Hegemonic states, then, prize consistency. It’s doubtful in the extreme that China will make exceptions to its claims to sovereignty over sea- and airspace. The Philippines or Malaysia is apt to be disappointed if it hopes to win forbearance by cozying up to China. Beijing might back off temporarily and for tactical reasons, as it seemingly has vis-à-vis Rodrigo Duterte’s Philippines. It would be a stunner if the Chinese Communist leadership gave in altogether and resumed keeping its commitments under the law of the sea.
Third, the side endowed with preponderant armed strength has the luxury of pursuing a harsh diplomacy in order to win without resort to arms. That’s the “acme of skill” in Chinese statecraft. It can attempt to browbeat a weaker opponent into submission by menacing it with the prospect of defeat and destruction.
This, as much as any coarsening of Athenian virtue during the course of protracted war, helps account for the ruthless, frankly immoral tone of the Athenian pronouncements. The Athenian ambassadors wave away the Melian petition for justice: “we on our side will use no fine phrases saying, for example, that we have a right to our empire because we defeated the Persians, or that we have come against you now because of the injuries you have done us—a great mass of words that nobody would believe.” Not persuasion but brute power was deployed at Melos.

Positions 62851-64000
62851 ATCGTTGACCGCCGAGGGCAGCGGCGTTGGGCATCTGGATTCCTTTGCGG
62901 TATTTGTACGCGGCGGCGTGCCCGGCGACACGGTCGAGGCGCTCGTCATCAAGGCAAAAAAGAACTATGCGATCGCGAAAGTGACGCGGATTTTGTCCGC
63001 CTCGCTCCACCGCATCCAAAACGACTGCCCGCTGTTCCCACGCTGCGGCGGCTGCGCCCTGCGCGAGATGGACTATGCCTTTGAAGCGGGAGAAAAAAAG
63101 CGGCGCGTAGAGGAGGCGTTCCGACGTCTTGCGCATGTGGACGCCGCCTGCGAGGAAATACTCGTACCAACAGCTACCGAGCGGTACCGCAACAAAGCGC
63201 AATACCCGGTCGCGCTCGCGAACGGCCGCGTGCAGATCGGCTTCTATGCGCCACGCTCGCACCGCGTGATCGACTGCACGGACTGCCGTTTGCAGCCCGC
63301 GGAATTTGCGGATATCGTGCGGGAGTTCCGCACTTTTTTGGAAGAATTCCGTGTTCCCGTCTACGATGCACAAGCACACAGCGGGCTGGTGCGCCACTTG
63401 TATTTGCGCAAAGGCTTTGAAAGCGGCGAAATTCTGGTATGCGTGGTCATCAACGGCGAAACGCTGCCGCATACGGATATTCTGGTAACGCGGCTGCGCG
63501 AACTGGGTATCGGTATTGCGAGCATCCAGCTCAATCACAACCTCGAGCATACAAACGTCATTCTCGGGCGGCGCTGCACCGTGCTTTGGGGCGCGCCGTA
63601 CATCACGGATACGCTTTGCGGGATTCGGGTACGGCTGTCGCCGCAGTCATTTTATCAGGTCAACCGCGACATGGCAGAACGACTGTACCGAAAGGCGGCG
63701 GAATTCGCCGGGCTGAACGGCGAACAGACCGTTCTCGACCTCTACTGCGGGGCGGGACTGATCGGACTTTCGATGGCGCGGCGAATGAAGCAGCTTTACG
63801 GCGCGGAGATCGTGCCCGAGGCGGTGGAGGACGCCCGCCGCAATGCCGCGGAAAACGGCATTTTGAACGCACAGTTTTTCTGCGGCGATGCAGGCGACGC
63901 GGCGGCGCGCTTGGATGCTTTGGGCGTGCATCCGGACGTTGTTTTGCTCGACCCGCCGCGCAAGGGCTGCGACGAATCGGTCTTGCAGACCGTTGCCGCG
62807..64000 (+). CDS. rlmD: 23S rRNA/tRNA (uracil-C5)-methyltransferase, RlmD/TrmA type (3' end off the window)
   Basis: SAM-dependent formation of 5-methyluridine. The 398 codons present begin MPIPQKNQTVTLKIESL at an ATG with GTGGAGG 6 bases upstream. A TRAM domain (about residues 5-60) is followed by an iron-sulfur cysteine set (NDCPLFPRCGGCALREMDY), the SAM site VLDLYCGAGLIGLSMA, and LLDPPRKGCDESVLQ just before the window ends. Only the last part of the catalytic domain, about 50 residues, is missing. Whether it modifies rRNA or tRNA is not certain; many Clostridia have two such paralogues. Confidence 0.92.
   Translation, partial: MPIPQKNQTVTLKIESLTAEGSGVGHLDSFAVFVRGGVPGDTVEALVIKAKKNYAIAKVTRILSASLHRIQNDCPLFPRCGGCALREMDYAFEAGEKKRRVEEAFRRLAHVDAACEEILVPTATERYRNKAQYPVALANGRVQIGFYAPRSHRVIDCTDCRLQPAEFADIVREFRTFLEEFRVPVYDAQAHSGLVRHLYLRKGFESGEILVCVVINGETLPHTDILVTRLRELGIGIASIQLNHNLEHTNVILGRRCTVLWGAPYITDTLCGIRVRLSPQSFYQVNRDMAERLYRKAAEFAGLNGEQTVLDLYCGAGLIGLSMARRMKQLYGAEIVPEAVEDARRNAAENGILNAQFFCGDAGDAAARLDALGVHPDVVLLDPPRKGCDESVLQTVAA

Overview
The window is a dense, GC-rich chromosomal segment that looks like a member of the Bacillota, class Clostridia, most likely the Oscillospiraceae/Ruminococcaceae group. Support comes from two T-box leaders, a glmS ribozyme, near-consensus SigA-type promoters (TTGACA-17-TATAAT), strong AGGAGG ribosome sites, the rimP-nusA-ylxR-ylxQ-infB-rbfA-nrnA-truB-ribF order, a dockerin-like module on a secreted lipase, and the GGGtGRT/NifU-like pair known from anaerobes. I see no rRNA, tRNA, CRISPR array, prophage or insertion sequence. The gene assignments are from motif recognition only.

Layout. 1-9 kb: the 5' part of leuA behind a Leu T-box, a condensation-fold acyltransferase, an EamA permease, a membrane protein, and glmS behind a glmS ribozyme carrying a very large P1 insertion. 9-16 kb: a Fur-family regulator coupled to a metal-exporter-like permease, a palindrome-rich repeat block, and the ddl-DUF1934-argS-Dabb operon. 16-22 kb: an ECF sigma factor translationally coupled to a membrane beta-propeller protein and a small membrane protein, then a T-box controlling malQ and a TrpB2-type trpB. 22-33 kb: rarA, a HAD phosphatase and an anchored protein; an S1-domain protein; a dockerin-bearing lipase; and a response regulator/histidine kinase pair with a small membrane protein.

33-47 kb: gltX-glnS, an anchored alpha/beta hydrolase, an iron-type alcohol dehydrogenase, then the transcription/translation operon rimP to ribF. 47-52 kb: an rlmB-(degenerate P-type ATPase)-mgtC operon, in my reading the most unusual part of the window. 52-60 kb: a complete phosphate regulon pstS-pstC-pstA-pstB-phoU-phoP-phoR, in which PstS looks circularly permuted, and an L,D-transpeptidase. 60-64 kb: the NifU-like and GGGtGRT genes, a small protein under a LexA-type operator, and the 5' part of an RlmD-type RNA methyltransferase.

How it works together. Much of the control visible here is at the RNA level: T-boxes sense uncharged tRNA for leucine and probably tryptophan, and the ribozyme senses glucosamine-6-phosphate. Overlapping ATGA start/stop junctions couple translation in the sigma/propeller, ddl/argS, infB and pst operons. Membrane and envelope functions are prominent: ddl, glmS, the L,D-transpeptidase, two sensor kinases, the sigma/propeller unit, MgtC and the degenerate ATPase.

China, likewise, is no stranger to chest-thumping when it thinks it enjoys an edge in diplomatic, economic, or military power. It can coerce or deter by disheartening seafaring states—dissuading them from trying to enforce their rights and prerogatives under the law of the sea and other accords. Beijing practices a bareknuckles form of winning-without-fighting.
Fourth, hope is not a strategy in international politics. The Melian representatives hold that, because their cause is just, they can trust to fortune or their Spartan kinsmen to intervene on their behalf and avert disaster. They maintain that “in war fortune sometimes makes the odds more level than could be expected from the difference of numbers of the two sides.” They also point to the geographic proximity of Sparta and the ethnic affinity between Spartans and Melians: “we think [the Spartans] would even endanger themselves for our sake and count the risk more worth taking than in the case of others, because we are so close to the Peloponnese that they could operate more easily,” and because “we are of the same race and share the same feelings.”